Listings appear on a space-available basis, free for nonprofits and at the discretion of The Gazette. Send information at least two weeks in advance: email carlotta.olson@gazette.com or fax 636-0202.

ACESO Foundation - 4740 Flintridge Drive, Suite 220. Registration: 253-2299. - Basic Sign Language Workshop, 1 p.m. March 18, $35. - Disability Etiquette Training, 3 p.m. March 25, $10.

"Achieve with Us" ARC Colorado Film Festival - 1 p.m., 3:30 p.m. and 7 p.m. March 18, Stargazers Theatre and Event Center, 10 S. Parkside Drive, free. Reservations: 471-4800, stargazerstheatre.com.

Alpine Autism Center 5K Walk/Run - 8:30 a.m. April 25, America the Beautiful Park, 126 Cimino

Read more on Colorado Springs Gazette


]]> HEALTH NOTES

Listings appear on a space-available basis, free for nonprofits and at the discretion of The Gazette. Send information at least two weeks in advance: email carlotta.olson@gazette.com or fax 636-0202.

ACESO Foundation - 4740 Flintridge Drive, Suite 220. Registration: 253-2299. - Basic Sign Language Workshop, 1 p.m. March 18, $35. - Disability Etiquette Training, 3 p.m. March 25, $10.

"Achieve with Us" ARC Colorado Film Festival - 1 p.m., 3:30 p.m. and 7 p.m. March 18, Stargazers Theatre and Event Center, 10 S. Parkside Drive, free. Reservations: 471-4800, stargazerstheatre.com.

Alpine Autism Center 5K Walk/Run - 8:30 a.m. April 25, America the Beautiful Park, 126 Cimino]]> Tue, 24 Feb 2015 09:25:19 -0700 <![CDATA[The People's Pharmacy: Why don't doctors prescribe pills for the flu?]]> By Joe Graedon, M.S., and Teresa Graedon, Ph.D. King Features Syndicate - http://gazette.com/the-peoples-pharmacy-why-dont-doctors-prescribe-pills-for-the-flu/article/1546789?custom_click=rss http://gazette.com/the-peoples-pharmacy-why-dont-doctors-prescribe-pills-for-the-flu/article/1546789?custom_click=rss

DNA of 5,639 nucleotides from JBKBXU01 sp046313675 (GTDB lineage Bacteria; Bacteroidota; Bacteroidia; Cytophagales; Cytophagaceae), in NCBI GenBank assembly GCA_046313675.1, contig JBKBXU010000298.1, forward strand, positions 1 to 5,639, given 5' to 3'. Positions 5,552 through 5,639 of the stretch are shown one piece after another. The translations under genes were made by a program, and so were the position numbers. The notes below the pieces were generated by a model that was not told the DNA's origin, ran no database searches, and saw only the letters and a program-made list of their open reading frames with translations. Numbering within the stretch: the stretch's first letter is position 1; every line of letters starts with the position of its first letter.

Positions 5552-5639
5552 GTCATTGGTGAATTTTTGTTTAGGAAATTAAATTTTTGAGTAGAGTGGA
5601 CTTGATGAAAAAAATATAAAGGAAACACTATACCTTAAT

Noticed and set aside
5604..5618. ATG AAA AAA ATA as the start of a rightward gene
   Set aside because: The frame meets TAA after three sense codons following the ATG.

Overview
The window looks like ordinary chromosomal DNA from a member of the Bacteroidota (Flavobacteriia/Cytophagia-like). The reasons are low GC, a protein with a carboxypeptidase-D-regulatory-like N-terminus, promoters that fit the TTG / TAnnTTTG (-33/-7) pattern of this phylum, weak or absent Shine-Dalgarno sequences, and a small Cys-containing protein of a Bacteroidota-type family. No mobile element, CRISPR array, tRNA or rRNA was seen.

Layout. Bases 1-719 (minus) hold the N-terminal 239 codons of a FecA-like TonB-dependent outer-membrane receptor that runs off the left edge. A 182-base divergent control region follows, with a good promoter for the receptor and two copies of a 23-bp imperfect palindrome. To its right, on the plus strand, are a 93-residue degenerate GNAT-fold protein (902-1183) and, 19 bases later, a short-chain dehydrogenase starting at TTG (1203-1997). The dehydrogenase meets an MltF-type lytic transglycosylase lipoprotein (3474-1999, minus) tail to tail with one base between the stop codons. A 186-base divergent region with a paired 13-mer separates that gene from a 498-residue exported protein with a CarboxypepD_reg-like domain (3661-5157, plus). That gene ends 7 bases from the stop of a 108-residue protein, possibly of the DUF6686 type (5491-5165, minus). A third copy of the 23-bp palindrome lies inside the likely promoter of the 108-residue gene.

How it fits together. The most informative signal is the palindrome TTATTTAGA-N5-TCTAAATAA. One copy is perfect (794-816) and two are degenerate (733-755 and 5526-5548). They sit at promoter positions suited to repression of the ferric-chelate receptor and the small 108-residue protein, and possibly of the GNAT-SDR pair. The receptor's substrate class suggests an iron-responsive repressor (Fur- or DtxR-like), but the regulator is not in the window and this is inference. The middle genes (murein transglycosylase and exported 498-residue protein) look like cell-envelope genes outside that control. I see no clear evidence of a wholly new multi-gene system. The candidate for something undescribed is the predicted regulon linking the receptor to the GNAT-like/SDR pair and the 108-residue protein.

From all indications, this season's flu shot was a big disappointment. It was not very effective at preventing influenza infections. But antiviral medications against flu viruses do work. Why have they been overlooked and underused for decades?

A meta-analysis of nine clinical trials recently was published in The Lancet (online, Jan. 29). It showed that people given oseltamivir (Tamiflu) got over their symptoms a day sooner and were less likely to develop pneumonia or be hospitalized than people on placebo.

Even though this research confirms other findings that Tamiflu saves lives when people have severe influenza infections, doctors still appear reluctant to prescribe it. This mysterious resistance to antiviral flu drugs has

Read more on Colorado Springs Gazette


]]> From all indications, this season's flu shot was a big disappointment. It was not very effective at preventing influenza infections. But antiviral medications against flu viruses do work. Why have they been overlooked and underused for decades?

A meta-analysis of nine clinical trials recently was published in The Lancet (online, Jan. 29). It showed that people given oseltamivir (Tamiflu) got over their symptoms a day sooner and were less likely to develop pneumonia or be hospitalized than people on placebo.

Even though this research confirms other findings that Tamiflu saves lives when people have severe influenza infections, doctors still appear reluctant to prescribe it. This mysterious resistance to antiviral flu drugs has]]> Tue, 24 Feb 2015 09:25:18 -0700